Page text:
# Outer measure defined with rectangles

I'm studying Measure Theory by myself and I would appreciate some guidance about my proof.

My textbook constructs an outer measure as following:

$$m_*(E)=\inf\sum_{k=1}^{\infty}|Q_k|$$

where the infimum is taken over all coverings of $E$ with closed cubes.

In an exercise it asks to prove that the above definion, only with rectangles instead of cubes, will give rise to the same measure, i.e. I need to prove that:

$$m_*(E)=\inf\sum_{k=1}^{\infty}|Q_k|=\inf\sum_{k=1}^{\infty}|R_k|=m_*^R(E)$$

where on the left the infimum is taken over covering with cubes, and on the right is taken over covering with rectangles.

The fact that $m_*(E)\geq m_*^R(E)$ is obious.

STEP 1: When the infimum is taken only over "rational" rectangles, i.e. rectangles in which the ratio between all edges is rational, then each of these rectangles can be devided into a finitely many cubes and it follows that the infimum must be equal .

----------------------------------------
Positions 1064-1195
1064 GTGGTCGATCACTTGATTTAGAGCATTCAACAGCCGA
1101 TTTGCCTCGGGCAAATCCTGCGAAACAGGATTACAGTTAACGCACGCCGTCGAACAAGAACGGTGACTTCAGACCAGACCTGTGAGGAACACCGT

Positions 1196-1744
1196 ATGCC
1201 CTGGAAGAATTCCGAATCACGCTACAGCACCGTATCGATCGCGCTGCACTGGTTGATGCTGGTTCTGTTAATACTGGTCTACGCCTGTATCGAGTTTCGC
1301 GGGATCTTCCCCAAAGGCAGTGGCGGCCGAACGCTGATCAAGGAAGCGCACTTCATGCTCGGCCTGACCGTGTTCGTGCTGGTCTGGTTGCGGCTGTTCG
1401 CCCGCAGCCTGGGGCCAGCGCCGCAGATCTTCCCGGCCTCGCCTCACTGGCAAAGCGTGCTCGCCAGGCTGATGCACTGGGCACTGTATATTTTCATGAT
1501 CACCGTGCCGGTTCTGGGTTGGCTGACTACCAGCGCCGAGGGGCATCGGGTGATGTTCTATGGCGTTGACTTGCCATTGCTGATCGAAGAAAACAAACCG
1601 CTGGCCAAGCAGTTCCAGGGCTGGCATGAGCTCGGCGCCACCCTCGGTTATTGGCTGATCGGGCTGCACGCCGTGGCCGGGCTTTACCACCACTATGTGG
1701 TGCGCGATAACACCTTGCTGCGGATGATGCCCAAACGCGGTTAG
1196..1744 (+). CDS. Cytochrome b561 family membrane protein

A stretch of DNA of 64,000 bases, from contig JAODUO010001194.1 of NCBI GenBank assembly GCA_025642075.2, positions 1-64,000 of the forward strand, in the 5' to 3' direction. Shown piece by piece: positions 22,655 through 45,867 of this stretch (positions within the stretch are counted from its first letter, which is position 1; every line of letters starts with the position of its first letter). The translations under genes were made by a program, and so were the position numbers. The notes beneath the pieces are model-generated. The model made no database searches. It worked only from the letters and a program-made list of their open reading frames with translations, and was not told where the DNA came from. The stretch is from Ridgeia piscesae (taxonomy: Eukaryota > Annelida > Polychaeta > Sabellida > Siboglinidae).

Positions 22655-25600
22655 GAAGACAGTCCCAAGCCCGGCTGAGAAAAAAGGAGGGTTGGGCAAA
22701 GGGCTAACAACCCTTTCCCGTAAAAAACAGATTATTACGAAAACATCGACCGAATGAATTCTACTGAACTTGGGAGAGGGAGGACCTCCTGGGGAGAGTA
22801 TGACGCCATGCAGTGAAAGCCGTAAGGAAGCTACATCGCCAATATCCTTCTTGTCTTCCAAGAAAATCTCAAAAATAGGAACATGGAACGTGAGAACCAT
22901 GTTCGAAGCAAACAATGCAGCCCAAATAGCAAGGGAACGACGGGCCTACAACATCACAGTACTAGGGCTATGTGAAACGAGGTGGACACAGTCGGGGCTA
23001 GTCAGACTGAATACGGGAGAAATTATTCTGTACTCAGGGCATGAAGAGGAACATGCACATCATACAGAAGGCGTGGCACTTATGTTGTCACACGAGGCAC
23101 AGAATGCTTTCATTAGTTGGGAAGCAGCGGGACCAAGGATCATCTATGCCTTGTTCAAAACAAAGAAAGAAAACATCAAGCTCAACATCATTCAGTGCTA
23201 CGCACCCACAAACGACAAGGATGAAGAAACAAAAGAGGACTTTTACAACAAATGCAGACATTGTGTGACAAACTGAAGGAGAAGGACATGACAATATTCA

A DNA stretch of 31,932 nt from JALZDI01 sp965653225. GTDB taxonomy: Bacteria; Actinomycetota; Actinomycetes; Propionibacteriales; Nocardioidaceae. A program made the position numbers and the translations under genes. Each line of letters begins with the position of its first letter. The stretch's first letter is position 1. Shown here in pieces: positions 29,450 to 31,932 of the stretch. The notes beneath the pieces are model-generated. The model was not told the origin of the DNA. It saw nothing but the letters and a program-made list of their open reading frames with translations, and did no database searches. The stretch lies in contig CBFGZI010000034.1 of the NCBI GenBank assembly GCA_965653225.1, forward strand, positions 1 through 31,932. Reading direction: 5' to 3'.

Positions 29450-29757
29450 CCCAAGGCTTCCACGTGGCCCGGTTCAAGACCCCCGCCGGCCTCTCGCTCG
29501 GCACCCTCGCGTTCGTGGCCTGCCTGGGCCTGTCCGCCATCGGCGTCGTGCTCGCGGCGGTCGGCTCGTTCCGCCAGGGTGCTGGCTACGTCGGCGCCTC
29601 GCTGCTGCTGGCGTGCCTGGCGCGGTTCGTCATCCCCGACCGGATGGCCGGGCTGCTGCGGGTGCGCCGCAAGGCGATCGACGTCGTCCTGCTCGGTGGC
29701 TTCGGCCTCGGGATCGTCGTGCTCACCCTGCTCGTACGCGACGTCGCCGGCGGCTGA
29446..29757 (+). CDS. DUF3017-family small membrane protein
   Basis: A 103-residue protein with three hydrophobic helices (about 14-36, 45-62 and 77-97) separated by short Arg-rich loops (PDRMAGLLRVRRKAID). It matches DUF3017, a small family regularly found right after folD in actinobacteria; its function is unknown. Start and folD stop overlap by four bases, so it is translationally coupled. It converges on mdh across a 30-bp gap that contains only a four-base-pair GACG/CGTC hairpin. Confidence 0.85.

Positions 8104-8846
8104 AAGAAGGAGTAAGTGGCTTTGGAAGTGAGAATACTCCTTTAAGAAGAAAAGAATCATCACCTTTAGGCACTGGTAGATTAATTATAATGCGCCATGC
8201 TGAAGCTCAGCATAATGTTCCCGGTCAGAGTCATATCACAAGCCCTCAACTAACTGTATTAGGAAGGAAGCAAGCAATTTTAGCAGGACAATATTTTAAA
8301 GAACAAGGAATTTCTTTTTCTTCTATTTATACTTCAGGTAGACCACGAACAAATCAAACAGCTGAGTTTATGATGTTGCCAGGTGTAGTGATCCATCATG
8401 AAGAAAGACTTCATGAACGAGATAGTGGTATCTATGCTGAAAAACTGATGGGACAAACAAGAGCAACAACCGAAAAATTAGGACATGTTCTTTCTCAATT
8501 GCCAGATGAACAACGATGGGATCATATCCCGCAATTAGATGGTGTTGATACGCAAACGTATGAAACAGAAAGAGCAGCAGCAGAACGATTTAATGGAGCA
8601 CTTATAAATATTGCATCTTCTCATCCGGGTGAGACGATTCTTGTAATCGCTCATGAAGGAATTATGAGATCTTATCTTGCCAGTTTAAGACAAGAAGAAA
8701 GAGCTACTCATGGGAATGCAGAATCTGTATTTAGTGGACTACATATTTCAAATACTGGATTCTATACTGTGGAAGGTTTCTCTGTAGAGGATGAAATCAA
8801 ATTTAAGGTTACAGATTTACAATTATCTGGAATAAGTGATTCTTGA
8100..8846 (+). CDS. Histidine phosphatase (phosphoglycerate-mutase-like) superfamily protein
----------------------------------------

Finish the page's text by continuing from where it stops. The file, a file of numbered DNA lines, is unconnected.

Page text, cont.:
STEP 2: This is the step that I'm not sure about. What is left to prove that coverings with rational rectangles give rise to the same measure as covering with general rectangles. Let $\{R_j\}$ be a covering of $E$ with rectangles and let $\{R_j^*\}$ be the subseries of not rational rectangles in $\{R_j\}$. Then each $R_j^*$ can be extended to a rational rectangle $R_j^{**}$ so that $|R_j^{**}|=|R_j^{*}|+\epsilon/2^j$. We remain with a covering of $E$ and thus:

$$\inf \sum_{j=1}^{\infty}|R_j|=\inf\left(\sum_{rational\ rect.}|R_j|+\sum_{irrational\ rect.}|R_j^{*}|\right) = \inf\left(\sum_{rational\ rect.}|R_j|-\sum_{j=1^\ }^\infty\frac{\epsilon}{2^j}\right)$$ $$=\inf\left(\sum_{rational\ rect.}|R_j|\right)-\epsilon$$

And since $\epsilon$ is arbitrary the claim is proven.

Is it correct?

Thanks!

You have the right idea, but the notation could be improved in your second step. If $(R_j)_j$ is an enumeration of a countable covering of $E$ with rectangles, I wouldn't bother separating the rational ones from the ones that are not: Fix $\varepsilon > 0$. For every $j$, $R_j$ is contained in a slightly bigger rational rectangle $R^{**}_j$, say with $|R^{**}_j| \leq |R_j| + \varepsilon/2^j$. Thus $$\sum_j |R_j| \geq \sum_j |R^{**}_j| - \varepsilon \geq \inf \sum_j |Q_j| - \varepsilon,$$ where the infimum on the right runs over all rational rectangles covering $E$. Taking the infimum over all $(R_j)_j$ and then letting $\varepsilon \to 0$, we get the result together with step 1.